Automatically Augmenting Academic Text for Language Learning: PhD Abstract Corpora With the British Library

Automatically Augmenting Academic Text for Language Learning: PhD Abstract Corpora With the British Library

Shaoqun Wu (University of Waikato, New Zealand), Alannah Fitzgerald (Concordia University, Canada), Ian H. Witten (University of Waikato, New Zealand) and Alex Yu (Waikato Institute of Technology, New Zealand)
DOI: 10.4018/978-1-5225-5140-9.ch025

Abstract

This chapter describes the automated FLAX language system (flax.nzdl.org) that extracts salient linguistic features from academic text and presents them in an interface designed for L2 students who are learning academic writing. Typical lexico-grammatical features of any word or phrase, collocations, and lexical bundles are automatically identified and extracted in a corpus; learners can explore them by searching and browsing, and inspect them along with contextual information. This chapter uses a single running example, the PhD abstracts corpus of 9.8 million words derived from the open access Electronic Theses Online Service (EThOS) at the British Library, but the approach is fully automated and can be applied to any collection of English writing. Implications for reusing open access publications for non-commercial educational and research purposes are presented for discussion. Design considerations for developing teaching and learning applications that focus on the rhetorical and lexico-grammatical patterns found in the abstract genre are also discussed.
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Introduction

A growing body of research aims to understand the linguistic features of academic text and their bearing on the problems faced by students learning to write. To support this work, corpora of academic writing have been built as a reference and research base. These include lists of academic words, syntactic patterns characteristic of academic writing, and distinctive linguistic characteristics of multi-word sequences that fulfill discourse functions. The research raises many pedagogical implications, and it should be possible to apply the findings to academic teaching practice. How, then, can we bridge the gap between expert and student writing? Suggestions include helping students understand the importance of learning common collocates or recurrent lexical or grammar patterns in different contexts (Coxhead, 2007), making commonly used lexical bundles more accessible (Hafner & Candlin 2007), and providing students with more realistic writing models (Hyland, 2008a).

There are computer tools that help teachers and learners analyze and study language features. Some allow users to upload text and examine the vocabulary it uses. Concordancers (for example, COCA, Compleat Lexical Tutor, and SKELL), initially designed for linguists, are frequently used to explore corpora with a view to exposing linguistic patterns. Some present short snippets of text, while others present items in paragraph-length units; some limit the items that are retrievable. Teachers and students have been using concordances or alike to obtain, organize, and study real language data derived from corpora. This approach is called data-driven learning (Johns, 1991), and is advocated by many researchers (for instance, Boulton & Thomas, 2012; Boulton & Pérez-Paredes, 2014; Chang, 2014; Cobb & Boulton, 2015; Vyatkina, 2016; Boulton & Cobb, 2017).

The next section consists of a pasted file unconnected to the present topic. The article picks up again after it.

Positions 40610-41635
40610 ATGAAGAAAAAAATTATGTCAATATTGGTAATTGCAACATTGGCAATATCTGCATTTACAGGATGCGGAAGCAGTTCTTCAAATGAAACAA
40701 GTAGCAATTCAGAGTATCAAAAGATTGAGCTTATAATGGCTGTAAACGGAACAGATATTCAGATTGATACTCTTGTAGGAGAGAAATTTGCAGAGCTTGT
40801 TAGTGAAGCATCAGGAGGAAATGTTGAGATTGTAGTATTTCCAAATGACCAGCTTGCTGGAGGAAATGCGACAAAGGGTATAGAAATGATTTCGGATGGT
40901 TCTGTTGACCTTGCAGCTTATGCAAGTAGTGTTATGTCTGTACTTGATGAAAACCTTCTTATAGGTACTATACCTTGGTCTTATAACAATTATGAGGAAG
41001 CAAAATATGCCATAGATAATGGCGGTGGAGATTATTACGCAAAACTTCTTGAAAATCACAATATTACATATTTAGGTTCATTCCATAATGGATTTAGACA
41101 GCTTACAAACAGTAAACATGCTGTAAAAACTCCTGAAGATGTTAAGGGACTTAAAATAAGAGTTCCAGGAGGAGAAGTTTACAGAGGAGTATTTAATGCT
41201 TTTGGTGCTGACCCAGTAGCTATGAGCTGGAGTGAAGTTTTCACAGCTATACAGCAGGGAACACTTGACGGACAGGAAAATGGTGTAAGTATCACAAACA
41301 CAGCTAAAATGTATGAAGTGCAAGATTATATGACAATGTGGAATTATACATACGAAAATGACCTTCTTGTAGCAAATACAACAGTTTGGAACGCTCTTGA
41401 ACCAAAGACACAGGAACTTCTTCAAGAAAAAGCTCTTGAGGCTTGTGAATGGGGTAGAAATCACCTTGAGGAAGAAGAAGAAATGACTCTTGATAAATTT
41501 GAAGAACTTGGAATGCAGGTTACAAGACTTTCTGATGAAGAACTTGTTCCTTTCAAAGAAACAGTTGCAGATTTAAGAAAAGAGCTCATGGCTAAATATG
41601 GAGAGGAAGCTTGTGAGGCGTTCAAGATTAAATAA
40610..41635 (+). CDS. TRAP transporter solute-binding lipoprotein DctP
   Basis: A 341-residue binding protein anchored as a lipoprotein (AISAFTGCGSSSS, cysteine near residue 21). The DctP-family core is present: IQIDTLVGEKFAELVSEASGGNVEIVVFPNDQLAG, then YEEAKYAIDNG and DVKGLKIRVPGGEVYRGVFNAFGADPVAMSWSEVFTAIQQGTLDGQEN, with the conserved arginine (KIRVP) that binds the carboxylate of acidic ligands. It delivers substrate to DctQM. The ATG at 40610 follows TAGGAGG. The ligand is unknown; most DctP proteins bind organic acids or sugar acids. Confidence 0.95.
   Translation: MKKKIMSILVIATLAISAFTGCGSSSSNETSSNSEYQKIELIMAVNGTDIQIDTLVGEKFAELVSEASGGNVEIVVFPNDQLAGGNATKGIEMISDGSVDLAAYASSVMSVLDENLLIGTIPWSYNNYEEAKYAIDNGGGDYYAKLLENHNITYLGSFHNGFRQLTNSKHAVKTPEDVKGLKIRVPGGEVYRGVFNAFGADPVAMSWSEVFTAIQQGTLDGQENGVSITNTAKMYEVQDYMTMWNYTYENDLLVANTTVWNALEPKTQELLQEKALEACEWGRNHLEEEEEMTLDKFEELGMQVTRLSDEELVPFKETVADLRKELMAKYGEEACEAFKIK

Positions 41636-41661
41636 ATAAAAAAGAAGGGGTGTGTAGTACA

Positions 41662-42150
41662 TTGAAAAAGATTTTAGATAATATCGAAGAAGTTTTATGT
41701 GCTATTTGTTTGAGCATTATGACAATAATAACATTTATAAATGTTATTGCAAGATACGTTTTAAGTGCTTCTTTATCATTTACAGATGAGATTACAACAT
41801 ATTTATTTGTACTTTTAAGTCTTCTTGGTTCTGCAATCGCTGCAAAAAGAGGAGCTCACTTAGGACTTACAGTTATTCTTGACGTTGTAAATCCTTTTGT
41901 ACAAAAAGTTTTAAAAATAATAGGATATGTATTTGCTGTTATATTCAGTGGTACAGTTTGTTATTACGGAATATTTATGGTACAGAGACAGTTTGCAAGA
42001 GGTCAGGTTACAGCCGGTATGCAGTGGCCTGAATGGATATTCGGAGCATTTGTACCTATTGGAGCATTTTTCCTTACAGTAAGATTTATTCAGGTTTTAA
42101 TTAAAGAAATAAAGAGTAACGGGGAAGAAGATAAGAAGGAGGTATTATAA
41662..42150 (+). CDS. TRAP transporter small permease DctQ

We have designed and constructed a language learning system called FLAX that takes academic texts, and automatically extracts linguistic features that have been identified in the research literature. Our design is principled and underpinned by two theories: noticing hypothesis (Robinson, 1995; Schmidt, 2001) and inductive (discovery) learning (Bernardini, 2002). Noticing is facilitated through input enhancement and enrichment that has been proven to be effective in students’ recognition and recall of language features, for example, collocations (Sharwood, 1993; Sonbul & Schmitt, 2013; Szudarski & Carter, 2016). FLAX presents important components in academic texts−academic words, key concepts, collocations, and lexical bundles−in a way that draws them to the attention of students. External resources (Wikipedia) are linked to these components to gives students opportunities to encounter them in various authentic contexts, and repeatedly. Simple interfaces are developed so that students can use information discovery techniques (e.g., searching and browsing) that they have become familiarized with through search engines (e.g., Google, Bing) to discover and study the language features of their interests.

The aim of this chapter is not to explain how the FLAX system works behind the scenes: that would be a technical discussion that is relatively uninteresting from the point of view of language education. Instead, we aim to illustrate what it does by describing the result of processing the PhD abstract corpora hosted by the British Library. It works entirely automatically, without any human input, and can be applied to any collection of academic text—for example, samples of writing collected by an individual teacher; an entire textbook; or essays written by students (provided that any texts intended for use are all available electronically).

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